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Wednesday, December 19, 2012

Introduction to Sensory Processing Disorder Aids and Solutions

Once Dovi's first SSI check arrived, I went on a big shopping spree and bought him all sorts of sensory equipment. Some of them were hit-and-miss, others were a hit. Instead of bunching them all into one post, I will divide all my purchases into separate posts, one for each of the sensory issues that Dovi deals with. These posts and products will obviously not be in chronological order, as I bought stuff - and am still trying out stuff - all the time, and I'd rather make it easier for casual readers and serious searchers to find the post and product they're looking for instead of scattered around the blog in chronological order.

I will also review products that I did not necessarily buy myself but heard about or saw,

With this introduction out of the way, here are the senses of the sensory system:


The "Five Senses" are really: Sight, Sound, Touch, Taste and Smell. Dovi doesn't seem to have any extra special issues with sights, sounds, tastes and smells - Yes, he gets overwhelmed and overstimulated by too much light and too much sound and he'll retreat to his own world when that happens. He squints at lights when he feels too overstimulated or upset, and he'll cover his ears when he's getting dizzy from the activity (although that can be more vestibular as well). He has a finicky tastes but I never bought anything to deal with that so I don't have any posts to show what we bought for that.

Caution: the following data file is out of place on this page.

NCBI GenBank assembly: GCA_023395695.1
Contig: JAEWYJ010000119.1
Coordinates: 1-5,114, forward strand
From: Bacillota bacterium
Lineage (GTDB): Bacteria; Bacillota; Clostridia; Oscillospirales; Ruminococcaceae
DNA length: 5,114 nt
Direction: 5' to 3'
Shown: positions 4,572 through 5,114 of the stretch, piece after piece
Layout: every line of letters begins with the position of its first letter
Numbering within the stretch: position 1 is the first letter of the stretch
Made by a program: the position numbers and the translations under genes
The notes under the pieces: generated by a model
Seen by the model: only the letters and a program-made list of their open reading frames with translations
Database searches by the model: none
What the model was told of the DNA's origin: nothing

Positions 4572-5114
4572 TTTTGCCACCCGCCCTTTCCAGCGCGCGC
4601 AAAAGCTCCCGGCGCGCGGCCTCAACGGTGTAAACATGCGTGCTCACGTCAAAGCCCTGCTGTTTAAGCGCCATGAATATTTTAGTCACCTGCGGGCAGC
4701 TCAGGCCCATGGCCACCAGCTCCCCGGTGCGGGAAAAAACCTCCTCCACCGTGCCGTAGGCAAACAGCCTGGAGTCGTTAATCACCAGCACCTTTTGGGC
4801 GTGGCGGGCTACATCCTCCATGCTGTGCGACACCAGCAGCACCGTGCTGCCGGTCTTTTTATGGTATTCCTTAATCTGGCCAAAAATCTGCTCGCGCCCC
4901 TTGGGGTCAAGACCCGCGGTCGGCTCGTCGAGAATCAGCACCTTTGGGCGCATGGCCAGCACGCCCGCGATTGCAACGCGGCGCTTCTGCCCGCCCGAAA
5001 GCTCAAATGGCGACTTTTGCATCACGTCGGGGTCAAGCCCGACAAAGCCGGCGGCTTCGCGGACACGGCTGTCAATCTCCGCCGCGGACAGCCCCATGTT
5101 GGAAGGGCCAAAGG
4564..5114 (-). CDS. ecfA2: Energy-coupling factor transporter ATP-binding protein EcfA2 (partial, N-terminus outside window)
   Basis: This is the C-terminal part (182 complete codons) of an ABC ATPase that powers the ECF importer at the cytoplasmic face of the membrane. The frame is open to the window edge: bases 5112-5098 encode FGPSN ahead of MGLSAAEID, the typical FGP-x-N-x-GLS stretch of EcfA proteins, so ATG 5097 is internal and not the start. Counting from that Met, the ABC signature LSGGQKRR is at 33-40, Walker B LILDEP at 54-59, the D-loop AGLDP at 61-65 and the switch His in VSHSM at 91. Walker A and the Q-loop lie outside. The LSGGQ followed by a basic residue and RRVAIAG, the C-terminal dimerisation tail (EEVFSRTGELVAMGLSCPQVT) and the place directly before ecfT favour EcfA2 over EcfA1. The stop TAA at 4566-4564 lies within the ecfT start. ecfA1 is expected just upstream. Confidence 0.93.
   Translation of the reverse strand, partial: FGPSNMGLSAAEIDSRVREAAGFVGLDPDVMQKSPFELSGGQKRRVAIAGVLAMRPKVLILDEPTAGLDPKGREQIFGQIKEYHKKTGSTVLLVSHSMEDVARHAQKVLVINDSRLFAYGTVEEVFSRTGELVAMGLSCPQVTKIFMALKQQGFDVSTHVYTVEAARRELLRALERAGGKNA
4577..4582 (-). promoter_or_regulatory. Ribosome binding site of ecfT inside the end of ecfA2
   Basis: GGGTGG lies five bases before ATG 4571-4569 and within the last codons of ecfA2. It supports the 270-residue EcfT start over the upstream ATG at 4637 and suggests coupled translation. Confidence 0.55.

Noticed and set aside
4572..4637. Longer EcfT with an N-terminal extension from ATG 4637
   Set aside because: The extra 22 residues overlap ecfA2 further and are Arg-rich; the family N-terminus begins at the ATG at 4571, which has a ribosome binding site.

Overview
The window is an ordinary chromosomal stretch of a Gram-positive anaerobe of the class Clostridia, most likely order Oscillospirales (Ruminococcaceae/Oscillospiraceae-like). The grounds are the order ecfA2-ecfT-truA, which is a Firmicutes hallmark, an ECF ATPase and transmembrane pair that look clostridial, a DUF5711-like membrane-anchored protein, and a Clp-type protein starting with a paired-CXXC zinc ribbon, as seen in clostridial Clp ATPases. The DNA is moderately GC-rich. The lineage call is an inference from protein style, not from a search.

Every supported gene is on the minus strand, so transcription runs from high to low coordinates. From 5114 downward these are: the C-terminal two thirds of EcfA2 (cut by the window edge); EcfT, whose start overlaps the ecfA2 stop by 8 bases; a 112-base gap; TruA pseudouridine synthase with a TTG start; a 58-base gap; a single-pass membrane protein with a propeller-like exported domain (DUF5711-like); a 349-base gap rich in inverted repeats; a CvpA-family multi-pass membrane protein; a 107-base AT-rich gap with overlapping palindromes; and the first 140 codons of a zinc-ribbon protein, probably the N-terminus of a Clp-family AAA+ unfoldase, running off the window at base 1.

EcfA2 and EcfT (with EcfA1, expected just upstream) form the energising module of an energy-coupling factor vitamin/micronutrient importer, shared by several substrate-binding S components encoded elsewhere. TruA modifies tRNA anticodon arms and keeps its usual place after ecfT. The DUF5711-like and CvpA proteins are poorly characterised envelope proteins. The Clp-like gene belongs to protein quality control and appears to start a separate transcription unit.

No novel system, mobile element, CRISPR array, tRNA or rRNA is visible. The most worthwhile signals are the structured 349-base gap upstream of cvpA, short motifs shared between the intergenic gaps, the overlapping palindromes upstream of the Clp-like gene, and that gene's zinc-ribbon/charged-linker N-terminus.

The four senses I will focus on, which autistic kids tend to have the most issues with are Vestibular, Oral, Tactile and Proprioceptive.

Vestibular refers to movement; Dovi's constant need for motion had him running everywhere and spinning in circles. Also, at that time - age 2 1/2 - he still had a lot of crying jags and tantrums that came from his need for movement and calming. Putting him into a swing was one of the only things that helped.

Oral refers to the mouth. Dovi still mouths everything in sight. He needs to "Feel" things with his mouth to prove they exist, and to explore them. I tried to help fill that need with chewy tubes and a vibrating teether.

Tactile refers to touch. Part of Dovi's stimming is pulverizing food and throwing it about. I'll post about how I tried to fill that need.

Proprioceptive - this is still Dovi's biggest issue. Proprioceptive is deep pressure. Dovi needs to feel things deeply in order to know they exist and to know where he exists in relation to space. He needs squeezing, hugs, massages, etc, and he has an endless need to squeeze and smear things. Some of my solutions for this are homemade and others are store-bought.

Before I start the posts for these four senses, I will give you links to a few excellent sites with sensory toys and sensory solutions. -  I really regret not having known about this amazing site until recently. There are quite a few items I would have purchased from them, and I still plan to try some things. - this site came highly recommended by Alexandra, Dovi's incredible E.I. OT - she showed me what to order from there which would be really helpful for his sensory input, and I ordered a lot of things from there. - was the first sensory integration solutions web site I came across in my searches and I bought some things there.

Of course, being an Amazon Affiliate, I will link whatever is availabe through amazon, as I make a small commission on every purchase. But whatever isn't available on amazon, I'll provide you with links to.

Thus ends my introductory post to Sensory Processing Solutions as Dovi and I experienced them. More later IYH.


  1. Cool to see that funandfunction was founded by a frum woman!

  2. fun and function looks awesome. In terms of weighted blankets, how do you pick the right weight? I always wonder.

    1. On they mention the weight according to the child's weight. I'll walk everyone thru it iyh.


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